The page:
Hallucinogen Addiction Treatment

The Phoenix Recovery and Counseling Centers

Hallucinogen Addiction Treatment

While hallucinogens are a popular drug due to the hallucinogenic “trips” people can experience under their influence, they also carry a host of dangerous side effects, and many are illegal and addictive.

Though the use of hallucinogens in recent years has been relatively low in the United States compared to in days gone by, hallucinogen abuse and addiction remains a widespread problem. In a 2013 study, more than 229,000 Americans reported having used LSD in the past month, and 33,000 reported using PCP. Salvia, ayahuasca and other hallucinogens have also maintained a popular presence in recent years.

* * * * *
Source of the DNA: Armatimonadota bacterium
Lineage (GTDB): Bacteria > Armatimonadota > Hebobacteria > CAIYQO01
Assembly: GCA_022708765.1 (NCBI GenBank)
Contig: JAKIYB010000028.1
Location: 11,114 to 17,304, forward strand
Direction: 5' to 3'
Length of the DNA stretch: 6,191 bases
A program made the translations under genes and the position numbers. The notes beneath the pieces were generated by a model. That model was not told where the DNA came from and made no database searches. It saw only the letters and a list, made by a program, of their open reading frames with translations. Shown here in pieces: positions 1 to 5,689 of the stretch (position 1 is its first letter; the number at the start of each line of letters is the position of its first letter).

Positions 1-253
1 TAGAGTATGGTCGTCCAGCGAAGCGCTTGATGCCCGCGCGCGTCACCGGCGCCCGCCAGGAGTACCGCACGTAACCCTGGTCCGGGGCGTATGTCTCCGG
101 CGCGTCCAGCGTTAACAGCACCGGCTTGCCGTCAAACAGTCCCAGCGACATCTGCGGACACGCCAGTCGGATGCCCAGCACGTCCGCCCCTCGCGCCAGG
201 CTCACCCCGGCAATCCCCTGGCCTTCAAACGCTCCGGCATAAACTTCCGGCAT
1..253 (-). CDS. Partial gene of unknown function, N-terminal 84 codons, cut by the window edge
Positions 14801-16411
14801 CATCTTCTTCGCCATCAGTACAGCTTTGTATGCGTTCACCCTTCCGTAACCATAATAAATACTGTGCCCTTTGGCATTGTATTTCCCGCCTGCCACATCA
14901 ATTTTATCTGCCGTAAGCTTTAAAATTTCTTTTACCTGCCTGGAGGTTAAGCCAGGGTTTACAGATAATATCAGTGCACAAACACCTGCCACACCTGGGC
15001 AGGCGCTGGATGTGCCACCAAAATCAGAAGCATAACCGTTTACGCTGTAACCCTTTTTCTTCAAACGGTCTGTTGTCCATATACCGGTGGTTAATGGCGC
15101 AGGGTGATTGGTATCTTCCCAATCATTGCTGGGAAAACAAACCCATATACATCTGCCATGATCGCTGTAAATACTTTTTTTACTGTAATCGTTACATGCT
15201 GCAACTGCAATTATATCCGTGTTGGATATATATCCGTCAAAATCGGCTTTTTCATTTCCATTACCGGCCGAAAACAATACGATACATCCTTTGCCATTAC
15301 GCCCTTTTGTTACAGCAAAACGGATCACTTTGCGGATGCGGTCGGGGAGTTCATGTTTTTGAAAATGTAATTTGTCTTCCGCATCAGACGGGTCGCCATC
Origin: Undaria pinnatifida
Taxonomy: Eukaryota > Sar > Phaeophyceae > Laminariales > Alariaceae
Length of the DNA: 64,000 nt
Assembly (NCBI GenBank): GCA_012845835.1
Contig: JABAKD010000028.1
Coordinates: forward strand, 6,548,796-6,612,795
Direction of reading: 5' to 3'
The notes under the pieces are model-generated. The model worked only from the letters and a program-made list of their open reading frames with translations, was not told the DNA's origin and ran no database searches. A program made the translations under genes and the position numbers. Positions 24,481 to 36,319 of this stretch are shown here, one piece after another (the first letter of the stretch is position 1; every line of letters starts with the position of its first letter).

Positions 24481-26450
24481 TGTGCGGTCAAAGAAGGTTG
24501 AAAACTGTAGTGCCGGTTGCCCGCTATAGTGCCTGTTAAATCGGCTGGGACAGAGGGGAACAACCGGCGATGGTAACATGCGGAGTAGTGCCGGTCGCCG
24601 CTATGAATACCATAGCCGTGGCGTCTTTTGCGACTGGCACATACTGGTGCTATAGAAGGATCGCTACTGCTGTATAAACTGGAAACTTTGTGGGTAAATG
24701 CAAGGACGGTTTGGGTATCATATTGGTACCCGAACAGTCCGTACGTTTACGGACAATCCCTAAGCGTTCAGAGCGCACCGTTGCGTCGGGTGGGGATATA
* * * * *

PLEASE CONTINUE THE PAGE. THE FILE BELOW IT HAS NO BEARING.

The Phoenix Recovery and Counseling Centers are here to help if you or a loved one is struggling with hallucinogen abuse or addiction. Read on to learn more about the many types of hallucinogens, their side effects, and treatment options, or contact us today to get started on the road to recovery.

What are Hallucinogens?

There are many different types of hallucinogens, both naturally occurring and synthetic, but all have the same general effects on people. Hallucinogens are drugs that alter their users’ perception of reality, sometimes by impacting their awareness of what is around them as well as their thoughts and feelings, and other times by causing hallucinations, in which people experience images and sensations that feel real but are not.